The 2014 Scheme improves upon the 1993 Scheme in two dimensions: economic thinking and legal drafting quality.

Improved economic thinking

The 1993 Scheme was a haphazard set of interventions by the government in the working of the economy, without a clear rationale. The 2014 Scheme is logical and clear in the role of the government. Every policy intervention is viewed from the standpoint of market failures. If there are demonstrable concerns about consumer protection, micro-prudential regulation, systemic risk or resolution, they motivate interventions. Where there are no market failures, there is no case for intervention by the government.

As an example of the improved economic thinking underlying the 2014 Scheme: the 1993 Scheme embeds industrial policy with names of many industries. The 2014 Scheme eschews industrial policy.

Improved drafting of law

Everyone interested in law and finance should print the 1993 Scheme and the 2014 Scheme and compare them, side-by-side.

Occam's razor can be adapted to the field of law with the idea that when there are multiple ways of drafting a particular policy choice into the law, the simplest should be preferred. The most sophisticated law is that which is the simplest. Simplicity, clarity and reduced legal risk have been achieved in the 2014 Scheme through many strands of thought.

Word count. The first test of simplicity is the word count. The 1993 Scheme (paragraphs 1 to 11) had 2984 words, while the new 2014 Scheme (paragraphs 1 to 11) has 1659 words - a reduction of 44.4% in usage of words. However, this difference is overstated as the previous Scheme dealt with FCCBs also while the new Scheme does not.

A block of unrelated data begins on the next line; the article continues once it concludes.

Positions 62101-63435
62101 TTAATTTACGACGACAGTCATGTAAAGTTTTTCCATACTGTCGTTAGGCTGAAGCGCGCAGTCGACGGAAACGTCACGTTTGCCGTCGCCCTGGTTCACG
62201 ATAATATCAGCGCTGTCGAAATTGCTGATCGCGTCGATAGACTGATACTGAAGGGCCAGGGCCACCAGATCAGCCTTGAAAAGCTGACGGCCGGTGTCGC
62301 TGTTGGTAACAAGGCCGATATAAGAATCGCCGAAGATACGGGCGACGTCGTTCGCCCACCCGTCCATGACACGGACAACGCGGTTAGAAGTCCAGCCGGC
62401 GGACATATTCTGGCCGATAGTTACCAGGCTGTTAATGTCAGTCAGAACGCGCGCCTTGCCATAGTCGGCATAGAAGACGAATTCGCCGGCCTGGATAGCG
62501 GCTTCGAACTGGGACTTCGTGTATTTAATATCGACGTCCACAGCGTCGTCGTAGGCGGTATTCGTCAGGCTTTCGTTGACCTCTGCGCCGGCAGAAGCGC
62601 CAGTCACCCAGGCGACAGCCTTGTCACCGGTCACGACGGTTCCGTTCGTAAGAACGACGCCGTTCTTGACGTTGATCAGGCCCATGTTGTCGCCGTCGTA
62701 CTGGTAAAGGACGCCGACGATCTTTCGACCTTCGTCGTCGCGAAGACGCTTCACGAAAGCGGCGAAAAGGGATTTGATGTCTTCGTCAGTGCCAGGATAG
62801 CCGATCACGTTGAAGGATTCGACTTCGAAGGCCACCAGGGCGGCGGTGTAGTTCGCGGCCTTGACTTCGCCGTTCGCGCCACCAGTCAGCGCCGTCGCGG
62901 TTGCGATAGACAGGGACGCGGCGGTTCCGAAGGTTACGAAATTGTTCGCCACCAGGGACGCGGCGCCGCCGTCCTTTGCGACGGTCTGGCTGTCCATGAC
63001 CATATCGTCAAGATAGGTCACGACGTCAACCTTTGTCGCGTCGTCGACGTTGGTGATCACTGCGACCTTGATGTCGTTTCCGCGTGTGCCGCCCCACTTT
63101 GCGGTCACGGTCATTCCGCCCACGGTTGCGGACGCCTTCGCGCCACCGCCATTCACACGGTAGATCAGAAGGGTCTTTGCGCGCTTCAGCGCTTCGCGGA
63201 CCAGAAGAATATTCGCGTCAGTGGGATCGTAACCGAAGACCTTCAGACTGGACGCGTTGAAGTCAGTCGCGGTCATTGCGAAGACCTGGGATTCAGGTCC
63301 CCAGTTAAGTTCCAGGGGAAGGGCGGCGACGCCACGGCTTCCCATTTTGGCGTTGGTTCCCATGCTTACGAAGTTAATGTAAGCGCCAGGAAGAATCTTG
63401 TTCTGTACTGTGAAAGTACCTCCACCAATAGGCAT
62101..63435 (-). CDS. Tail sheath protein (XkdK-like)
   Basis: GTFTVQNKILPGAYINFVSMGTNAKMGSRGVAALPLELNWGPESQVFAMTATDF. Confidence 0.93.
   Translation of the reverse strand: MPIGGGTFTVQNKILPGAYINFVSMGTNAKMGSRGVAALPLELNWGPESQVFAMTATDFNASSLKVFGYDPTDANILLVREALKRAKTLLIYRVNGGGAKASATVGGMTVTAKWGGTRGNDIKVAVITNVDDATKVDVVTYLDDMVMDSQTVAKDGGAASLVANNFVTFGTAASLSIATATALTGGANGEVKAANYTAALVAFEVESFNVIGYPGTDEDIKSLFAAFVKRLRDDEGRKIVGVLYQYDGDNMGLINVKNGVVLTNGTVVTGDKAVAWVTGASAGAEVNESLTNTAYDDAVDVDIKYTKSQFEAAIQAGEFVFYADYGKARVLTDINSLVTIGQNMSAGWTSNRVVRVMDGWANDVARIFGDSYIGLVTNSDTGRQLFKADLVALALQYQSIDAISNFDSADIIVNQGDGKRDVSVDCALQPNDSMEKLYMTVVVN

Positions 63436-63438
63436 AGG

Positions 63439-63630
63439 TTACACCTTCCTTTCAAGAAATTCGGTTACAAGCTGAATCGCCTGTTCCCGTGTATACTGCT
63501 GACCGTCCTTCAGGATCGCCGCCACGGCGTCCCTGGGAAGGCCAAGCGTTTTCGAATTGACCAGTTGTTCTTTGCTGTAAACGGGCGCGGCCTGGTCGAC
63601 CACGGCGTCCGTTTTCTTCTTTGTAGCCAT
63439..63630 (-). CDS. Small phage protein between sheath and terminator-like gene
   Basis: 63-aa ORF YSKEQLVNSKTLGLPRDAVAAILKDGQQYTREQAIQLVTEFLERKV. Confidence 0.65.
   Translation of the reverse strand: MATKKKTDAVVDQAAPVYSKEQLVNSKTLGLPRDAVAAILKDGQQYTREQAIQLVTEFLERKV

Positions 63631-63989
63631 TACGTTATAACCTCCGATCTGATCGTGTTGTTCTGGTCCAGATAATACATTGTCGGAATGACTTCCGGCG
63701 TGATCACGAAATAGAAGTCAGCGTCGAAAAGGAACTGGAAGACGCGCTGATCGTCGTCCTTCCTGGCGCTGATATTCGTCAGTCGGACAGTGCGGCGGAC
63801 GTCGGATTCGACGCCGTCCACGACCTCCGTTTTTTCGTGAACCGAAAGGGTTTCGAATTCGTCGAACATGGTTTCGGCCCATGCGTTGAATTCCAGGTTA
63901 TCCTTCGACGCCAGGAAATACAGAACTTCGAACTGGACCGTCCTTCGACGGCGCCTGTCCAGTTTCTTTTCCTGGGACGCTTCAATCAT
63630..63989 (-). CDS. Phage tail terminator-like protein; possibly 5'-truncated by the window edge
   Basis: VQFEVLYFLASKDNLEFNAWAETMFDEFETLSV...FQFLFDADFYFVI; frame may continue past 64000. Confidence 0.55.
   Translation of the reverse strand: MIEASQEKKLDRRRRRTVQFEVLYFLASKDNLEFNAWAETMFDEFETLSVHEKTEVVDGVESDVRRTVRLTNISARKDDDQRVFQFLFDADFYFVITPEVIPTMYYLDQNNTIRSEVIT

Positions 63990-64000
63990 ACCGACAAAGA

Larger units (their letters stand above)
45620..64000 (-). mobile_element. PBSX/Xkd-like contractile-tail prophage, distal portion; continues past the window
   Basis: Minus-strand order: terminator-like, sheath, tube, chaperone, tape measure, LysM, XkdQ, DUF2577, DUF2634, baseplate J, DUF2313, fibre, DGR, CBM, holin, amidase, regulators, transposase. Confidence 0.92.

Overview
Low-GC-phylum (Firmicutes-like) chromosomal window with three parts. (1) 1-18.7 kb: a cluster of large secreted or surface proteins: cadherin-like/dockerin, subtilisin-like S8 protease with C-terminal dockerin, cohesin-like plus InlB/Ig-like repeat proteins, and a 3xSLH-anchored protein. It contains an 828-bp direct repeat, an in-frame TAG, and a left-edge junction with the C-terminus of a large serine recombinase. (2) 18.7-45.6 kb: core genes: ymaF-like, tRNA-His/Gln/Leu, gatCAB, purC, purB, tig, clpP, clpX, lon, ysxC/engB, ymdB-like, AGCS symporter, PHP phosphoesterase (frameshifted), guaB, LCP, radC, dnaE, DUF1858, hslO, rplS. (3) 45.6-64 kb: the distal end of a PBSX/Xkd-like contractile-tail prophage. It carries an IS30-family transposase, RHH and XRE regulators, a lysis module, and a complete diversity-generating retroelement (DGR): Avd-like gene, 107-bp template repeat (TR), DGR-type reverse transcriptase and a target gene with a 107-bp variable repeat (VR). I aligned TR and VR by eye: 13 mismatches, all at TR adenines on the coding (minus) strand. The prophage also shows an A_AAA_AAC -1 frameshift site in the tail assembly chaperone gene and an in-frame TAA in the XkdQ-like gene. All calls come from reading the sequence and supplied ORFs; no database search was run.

Readability. When we apply the Flesch-Kincaid readability test, the 2014 Scheme wins clearly, with a score of 30 when compared with the 1993 Scheme, which stands at 21.5.

Structured document. For a given word limit, a well structured document is more comprehensible. The 2014 Scheme follows the logical sequence of a depository receipt transaction. The 1993 Scheme was a haphazard mess.

Use of examples. When drafting the Indian Penal Code, Thomas Babington Macaulay intentionally included many terse, exemplary cases to illustrate the application of a provision. The Justinian Code and writings of Roman jurists persuaded him to make clear the legislative intent: `they are cases decided not by the judges but by the legislature, by those who make the law, and who must know more certainly than any judge can know what the law is which they mean to make'. This unusual innovative feature of the Code earned the praise of John Stuart Mill, who wrote: `besides the greater certainty and distinctness given to the legislator's meaning, [it] solves the difficult problem of making the body of the laws a popular book, at once intelligible and interesting to the general reader'. The 2014 Scheme includes examples which clarify the law.

Minimal set of defined terms. The 2014 Scheme uses a standardised set of defined terms. For example, it strictly uses a defined term - `international exchange' - on listing institutions. In contrast, the 1993 Scheme used three different terms to explain listing institutions on which depository receipts could be listed - `overseas stock exchanges', `over the counter exchanges' and `book entry transfer systems'. None of them were defined. This created legal risk.